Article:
It is a travesty of the human condition that the unique evolutionary gift of conscious awareness and intelligence in the human animal becomes a curse for the poverty stricken. The pain, anguish and despair is obviously the more deeply experienced by the human as compared to the perception of pain or deprivation by the non-human animals. Such a poignant state can have neither ethic nor value, and therefore not ecstasy either.

Justifications for Poverty

Numerous religions seek to justify poverty (along with pain, suffering etc.) as Divine will, Karmic nemesis, or simply as a self-, or supra (divine) imposed self- discipline to convert the sufferers into better persons, more acceptable to God, or in Heaven. The need for projecting such justification is, of course, the contradiction inherent in an all powerful, loving, merciful being (God)/ system (Religion) condoning/accepting misery and despair of its acolytes for no discernible cause (sin). The victim may accept such a sop since he has no options, but he does it under duress, certainly not with pleasure, or any sense of goodness or morality. Indeed, the opposite viewpoint sometimes mooted that Poverty is the biggest sin, is definitely more biorational and comprehensible.

Romantic myths of Poverty

The notorious inability of Joan of Arc to comprehend why her poor countrymen were not consuming cakes in the absence of bread could be attributed to innocence-ignorance of the ground realities. Glorifying poverty as some kind of ethical virtue, or it being capable of generating a pristine, primeval ecstasy is an equally romantic myth of the modern urban man availing all comforts of contemporary human civilization , with only impersonal, second or third hand awareness of actual poverty. Voluntary chosen or self \endash imposed negation of modern conveniences, including even information inputs, as in a rustic retreat, is once again a fancy diversion, an illusion. Modern amenities in such settings are only a phone call away-at the nearest post office, or in these days, by the mere switching on of any of the numerous electronic communication devices. Voluntary rejection of such access can lead to simulation of actual deficiency conditions, but this could still be illusory, and artificial, the "poverty" of means capable of being dispelled at will in the slightest emergency affecting life or limb.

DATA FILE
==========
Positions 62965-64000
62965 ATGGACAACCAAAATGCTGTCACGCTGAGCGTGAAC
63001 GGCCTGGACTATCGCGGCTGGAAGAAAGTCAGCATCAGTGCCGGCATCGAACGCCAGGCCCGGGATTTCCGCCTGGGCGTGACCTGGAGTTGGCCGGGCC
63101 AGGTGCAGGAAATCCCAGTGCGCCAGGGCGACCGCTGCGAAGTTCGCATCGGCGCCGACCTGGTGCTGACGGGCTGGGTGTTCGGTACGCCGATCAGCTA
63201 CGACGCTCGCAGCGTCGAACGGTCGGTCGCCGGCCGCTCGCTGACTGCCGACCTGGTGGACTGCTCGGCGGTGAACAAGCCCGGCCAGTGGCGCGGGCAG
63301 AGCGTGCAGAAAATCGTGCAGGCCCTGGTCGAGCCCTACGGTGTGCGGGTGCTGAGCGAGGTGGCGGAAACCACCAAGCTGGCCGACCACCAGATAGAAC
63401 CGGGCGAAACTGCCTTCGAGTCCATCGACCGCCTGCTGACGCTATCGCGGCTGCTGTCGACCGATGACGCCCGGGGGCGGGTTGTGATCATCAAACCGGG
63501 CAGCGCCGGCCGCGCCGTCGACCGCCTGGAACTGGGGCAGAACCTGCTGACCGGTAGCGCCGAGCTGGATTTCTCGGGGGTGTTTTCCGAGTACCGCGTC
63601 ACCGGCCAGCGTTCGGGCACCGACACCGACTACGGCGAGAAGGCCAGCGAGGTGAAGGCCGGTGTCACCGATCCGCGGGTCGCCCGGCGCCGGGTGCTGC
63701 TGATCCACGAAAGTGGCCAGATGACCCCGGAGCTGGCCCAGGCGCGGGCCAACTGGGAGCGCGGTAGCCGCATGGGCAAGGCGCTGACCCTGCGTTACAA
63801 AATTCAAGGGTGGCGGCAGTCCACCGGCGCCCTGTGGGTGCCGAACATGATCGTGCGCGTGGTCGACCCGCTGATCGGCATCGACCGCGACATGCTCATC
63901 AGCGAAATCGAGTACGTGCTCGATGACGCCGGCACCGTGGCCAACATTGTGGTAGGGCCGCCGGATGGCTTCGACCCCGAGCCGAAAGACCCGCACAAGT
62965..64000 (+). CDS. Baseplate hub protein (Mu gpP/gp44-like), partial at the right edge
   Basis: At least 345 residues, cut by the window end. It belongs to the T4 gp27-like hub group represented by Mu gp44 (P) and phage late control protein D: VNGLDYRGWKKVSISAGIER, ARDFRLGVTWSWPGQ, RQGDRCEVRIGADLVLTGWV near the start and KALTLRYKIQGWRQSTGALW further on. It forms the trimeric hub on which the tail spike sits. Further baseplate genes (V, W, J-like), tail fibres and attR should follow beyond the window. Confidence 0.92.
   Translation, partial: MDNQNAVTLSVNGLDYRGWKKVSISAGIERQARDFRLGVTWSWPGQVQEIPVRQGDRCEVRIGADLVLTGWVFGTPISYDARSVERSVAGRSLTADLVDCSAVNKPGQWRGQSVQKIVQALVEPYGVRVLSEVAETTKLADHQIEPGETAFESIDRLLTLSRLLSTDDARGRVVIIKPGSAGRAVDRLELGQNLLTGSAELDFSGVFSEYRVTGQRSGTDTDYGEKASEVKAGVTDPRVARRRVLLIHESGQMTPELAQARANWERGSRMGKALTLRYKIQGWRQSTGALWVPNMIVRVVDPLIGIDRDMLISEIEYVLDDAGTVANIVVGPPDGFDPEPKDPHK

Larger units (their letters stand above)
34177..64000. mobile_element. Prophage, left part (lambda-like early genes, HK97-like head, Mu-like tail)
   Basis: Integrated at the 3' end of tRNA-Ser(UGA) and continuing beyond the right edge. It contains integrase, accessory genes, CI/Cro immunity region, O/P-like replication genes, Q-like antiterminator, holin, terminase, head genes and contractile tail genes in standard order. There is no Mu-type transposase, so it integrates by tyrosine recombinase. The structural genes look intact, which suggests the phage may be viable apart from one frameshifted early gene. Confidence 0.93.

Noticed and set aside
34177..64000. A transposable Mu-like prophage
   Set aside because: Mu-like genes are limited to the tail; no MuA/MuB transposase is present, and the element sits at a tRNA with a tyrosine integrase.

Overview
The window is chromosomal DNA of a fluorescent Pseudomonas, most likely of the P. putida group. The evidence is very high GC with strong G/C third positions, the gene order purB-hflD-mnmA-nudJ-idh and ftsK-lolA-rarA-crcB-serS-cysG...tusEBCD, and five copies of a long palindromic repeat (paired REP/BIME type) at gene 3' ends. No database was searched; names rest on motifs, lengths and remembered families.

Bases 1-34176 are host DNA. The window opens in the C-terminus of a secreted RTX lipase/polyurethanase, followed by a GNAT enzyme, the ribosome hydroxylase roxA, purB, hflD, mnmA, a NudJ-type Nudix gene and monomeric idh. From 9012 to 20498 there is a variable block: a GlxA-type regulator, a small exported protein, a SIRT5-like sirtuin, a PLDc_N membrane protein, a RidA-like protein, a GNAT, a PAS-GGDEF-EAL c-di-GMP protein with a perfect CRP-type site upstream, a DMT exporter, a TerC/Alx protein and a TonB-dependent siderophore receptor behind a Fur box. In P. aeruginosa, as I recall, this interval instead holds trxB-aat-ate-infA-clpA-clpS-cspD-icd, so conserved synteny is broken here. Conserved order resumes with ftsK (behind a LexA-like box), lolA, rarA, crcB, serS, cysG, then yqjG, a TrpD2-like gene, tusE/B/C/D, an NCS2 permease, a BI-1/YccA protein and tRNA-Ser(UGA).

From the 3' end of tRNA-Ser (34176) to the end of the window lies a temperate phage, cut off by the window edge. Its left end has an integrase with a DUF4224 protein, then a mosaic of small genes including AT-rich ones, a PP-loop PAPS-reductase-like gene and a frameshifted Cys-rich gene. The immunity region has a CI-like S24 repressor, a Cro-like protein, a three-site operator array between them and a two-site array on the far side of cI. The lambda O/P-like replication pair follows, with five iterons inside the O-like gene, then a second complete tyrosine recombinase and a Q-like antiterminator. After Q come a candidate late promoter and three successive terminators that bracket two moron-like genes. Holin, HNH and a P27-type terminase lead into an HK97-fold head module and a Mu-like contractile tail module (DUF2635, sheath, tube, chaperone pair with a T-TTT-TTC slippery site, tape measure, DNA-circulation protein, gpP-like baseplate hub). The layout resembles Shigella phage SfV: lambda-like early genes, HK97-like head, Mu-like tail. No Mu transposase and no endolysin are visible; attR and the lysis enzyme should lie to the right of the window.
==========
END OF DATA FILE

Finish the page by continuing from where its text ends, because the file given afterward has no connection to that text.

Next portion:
The ecstasy, and the ethic, imagined, visualized or "experienced" in such "poverty" is therefore contrived and artefactual, with little, if any relation, to the actual reality of the condition. Foregoing clean water, hygienic food, life saving drugs, at least the minimum informational inputs from the world, social interaction may be the penance of a recluse seeking a "higher truth". Such self-abnegation can have neither meaning, nor virtue for the average human from the urban or today, even the rural milieu. The ethic and ecstasy sometimes claimed or aspired through voluntary imposition of deficiency conditions are as illusory as the "poverty" created. Retreat in reclusion in simulated poverty states may be achievable, though it would essentially be artefactual. Embracing real poverty, and living among the poverty stricken, has been achieved only by the likes of Mahatma Gandhi and Mother Teresa, who could infuse ethics, and derive a spiritual satisfaction from the exercise. But again, these were rare humans, the acme of the species, with high spiritual objectives. For them, seeking poverty was for an altruistic goal, a determined, grim undertaking. Poverty can never be fun or games, or a source of joy or inspiration, as some idealists and romantics like to profess from distances far removed from the dusty, grimy grind of the gutters. Poverty leads to subhumanoid attrition of human body and spirit. Ecstasy and ethic are essentially human traits, of a transcendental kind at that. The implied /claimed coexistence of these states with Poverty is therefore a contradiction in terms, which cannot be reconciled except in the case of special spiritual endeavours of a rare breed of humans. The romantics who seek bliss in Poverty chase a mirage, and those who claim to have found it, coin a false myth. The best proof of the above assertions lies in the undeniable fact that the poverty-stricken would any day opt for an exchange of their lives of penury for existence of blatant consumerism and affluence. The poignant query is "are there any takers for this offer among the advocates of Poverty who see ethic and ecstasy in it?" The answer is, of course, an indubitable, resounding NO. That concludes all arguments. Poverty is a curse, a sin, a blasphemy and an indictment of the whole spectrum of humankind. Those who profess to see ethic or ecstasy in Poverty deserve neither consideration, nor quarter.

References

Sharma (1998a) Asian/Indian Man : An Agonizing Appraisal. pp 70-3 in Bioethics in Asia. Eds. Norio Fujiki and Darryl R.J.Macer. Christchurch NZ, Eubios Ethics Institute.

Sharma (1998b) What ails Ind? One answer. AIBA Newslink 22 (1),1-2